On Tuesday of last week, the Catholic Church found itself back in the spotlight. Unfortunately, this was not the sort of spotlight that Jesus meant when he said that a lamp should be placed on a stand so that all may see its light. No, once again, the Catholic Church was the center of the world’s attention for the sins it has committed in the abuse of minors by priests and its subsequent coverup. According to a Grand Jury report from the Office of Attorney General in the Commonwealth of Pennsylvania, as many as 1000 minors had been abused by priests over a 70 year period.
For many, the gist of the story is old news. In fact, the Church had reported similar numbers itself back in 2004 when it had done a full survey of the entire country. The fact that there were so many is horrifying, but not all that new. What is new, though, is the list of perpetrators and the details of their cases. As opposed to 2004, what the world is seeing now is more than just a statistical breakdown, more than just overall generalities, but an actual list of names, details of their abuse, and the ways that the Church systematically covered it up. By no means for the weak of stomach, the report reveals unconscionable tactics that these priests used to lure in minors, abuse them, and even create a network of abusers within dioceses, able to continue their actions from place to place under the shelter of the Church.
And so, once again, the Church finds itself in the spotlight with attackers from every angle. We experience the same hatred and distrust as a decade ago, the same wound being reopened and made worse. And we are left shocked because we put our Band-Aid on and thought that it would have healed by now. There are some in the Church that wonder why there is so much animosity towards the Church again, becoming very defensive, claiming that there is nothing new in this report and that this is all old news. But this wound is too deep to think that it could have healed in short time, to think that it could have healed on its own without tending to the depths of the damage inflicted. No, to its credit, the Church changed some of its protocols and made Churches the safest place for minors in our world today, but it never addressed the structures that led to such a problem, and it never really healed the wounds all around.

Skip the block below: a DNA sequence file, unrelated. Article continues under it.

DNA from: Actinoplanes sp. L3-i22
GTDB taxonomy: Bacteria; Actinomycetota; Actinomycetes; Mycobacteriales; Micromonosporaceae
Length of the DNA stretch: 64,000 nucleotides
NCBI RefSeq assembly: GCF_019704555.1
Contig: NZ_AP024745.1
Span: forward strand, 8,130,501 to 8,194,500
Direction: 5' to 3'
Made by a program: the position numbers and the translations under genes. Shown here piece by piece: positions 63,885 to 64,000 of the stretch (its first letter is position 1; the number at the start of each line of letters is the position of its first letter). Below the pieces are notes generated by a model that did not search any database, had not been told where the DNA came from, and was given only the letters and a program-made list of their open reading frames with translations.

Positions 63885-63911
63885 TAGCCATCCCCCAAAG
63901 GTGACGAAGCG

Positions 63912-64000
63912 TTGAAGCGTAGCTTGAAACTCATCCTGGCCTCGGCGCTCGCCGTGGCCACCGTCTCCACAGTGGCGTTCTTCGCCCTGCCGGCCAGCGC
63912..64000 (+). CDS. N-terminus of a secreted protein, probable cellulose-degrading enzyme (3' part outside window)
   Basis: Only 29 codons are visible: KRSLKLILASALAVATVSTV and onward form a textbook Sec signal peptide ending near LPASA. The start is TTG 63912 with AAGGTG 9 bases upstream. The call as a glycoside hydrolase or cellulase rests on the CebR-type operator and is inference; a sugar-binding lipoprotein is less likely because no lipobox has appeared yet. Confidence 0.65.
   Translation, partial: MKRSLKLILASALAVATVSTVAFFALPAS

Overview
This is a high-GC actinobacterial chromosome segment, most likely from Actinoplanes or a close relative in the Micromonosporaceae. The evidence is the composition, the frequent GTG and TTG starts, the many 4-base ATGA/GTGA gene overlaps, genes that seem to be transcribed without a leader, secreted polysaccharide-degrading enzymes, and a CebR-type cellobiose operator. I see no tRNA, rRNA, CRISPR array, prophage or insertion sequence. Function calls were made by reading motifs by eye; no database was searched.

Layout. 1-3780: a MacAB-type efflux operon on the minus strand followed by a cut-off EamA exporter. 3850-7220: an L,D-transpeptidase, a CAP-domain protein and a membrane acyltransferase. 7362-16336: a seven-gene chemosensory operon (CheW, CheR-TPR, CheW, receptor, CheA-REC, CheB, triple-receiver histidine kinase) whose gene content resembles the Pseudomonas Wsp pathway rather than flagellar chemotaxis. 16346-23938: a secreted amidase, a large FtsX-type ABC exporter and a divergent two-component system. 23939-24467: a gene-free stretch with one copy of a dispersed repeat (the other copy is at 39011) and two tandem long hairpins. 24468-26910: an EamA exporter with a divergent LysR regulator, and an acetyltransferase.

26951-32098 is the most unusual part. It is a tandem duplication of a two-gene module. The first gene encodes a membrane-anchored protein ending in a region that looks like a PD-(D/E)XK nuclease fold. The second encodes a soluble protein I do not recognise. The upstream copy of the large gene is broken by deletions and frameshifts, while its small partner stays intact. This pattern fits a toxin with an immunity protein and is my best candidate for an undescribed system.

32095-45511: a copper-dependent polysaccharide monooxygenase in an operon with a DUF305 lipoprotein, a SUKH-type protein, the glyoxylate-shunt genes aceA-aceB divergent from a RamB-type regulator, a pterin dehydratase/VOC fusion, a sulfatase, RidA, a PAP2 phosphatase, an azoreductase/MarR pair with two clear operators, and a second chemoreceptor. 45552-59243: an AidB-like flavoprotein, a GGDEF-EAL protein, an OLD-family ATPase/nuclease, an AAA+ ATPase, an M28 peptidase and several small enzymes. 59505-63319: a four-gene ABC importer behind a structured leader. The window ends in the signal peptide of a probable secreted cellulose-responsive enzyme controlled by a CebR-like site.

And so they fester.
And so we find ourselves bombarded with the same horrible arguments as a decade ago. Some want to use this an opportunity to remove the requirement of celibacy for priests, arguing that this is the cause. But do we really want to say that remaining single and not acting out sexually causes one to be a rapist? Should we be worried about the millions out there not currently in relationships? This is ludicrous. Others want to use this as an opportunity to denounce homosexuality and to purge our seminaries of anyone with a same-sex attraction. But do we really want to say that having an attraction to someone of the same sex causes one to rape minors? That there is a natural propensity in gay men to want to be sexually active with children? This is absurd.
Pedophilia and ephebophilia are not normal expressions of sexual desire. In fact, they are not primarily sexual in nature: rape is more an act of violence than anything else. These things comes from a place of brokenness and distortion, the result of a real disorder. To use this situation as a means to promote an agenda, claiming that celibacy or homosexuality causes one to develop such a disorder and act out in heinous ways, is cheap, scientifically inaccurate, and against what the Church has said about itself.
But most of all, it is a deflection. It is a way of scapegoating an issue so that the blame is placed onto someone else, that we who are not of that category are left feeling innocent, and all the while, the victims themselves are left as an afterthought.
That cannot be our path forward. That cannot be the way we ultimately heal this wound and move on as the light of Christ in the world. More than anything else, the Church needs to recognize and accept the sins that it has committed, willing to accept the consequences for the sake of bringing justice for the victims, rather than focusing on self-preservation. Rather than focusing all our attention on who is to blame so that we can be sure that we’re not to blame, our focus needs to be on having a real sense of remorse, an honest reflection on what went wrong, and a steadfast commitment, above all else, to those who need the most healing. As much as this situation hurts us and we can say that the Church needs to be healed, we are not the victims here. I’ll say it again:
We are not the victims here.
It is only when we are able to fully accept this that the healing can begin. A Band-Aid will not heal this wound. Nor will treating the wrong patient.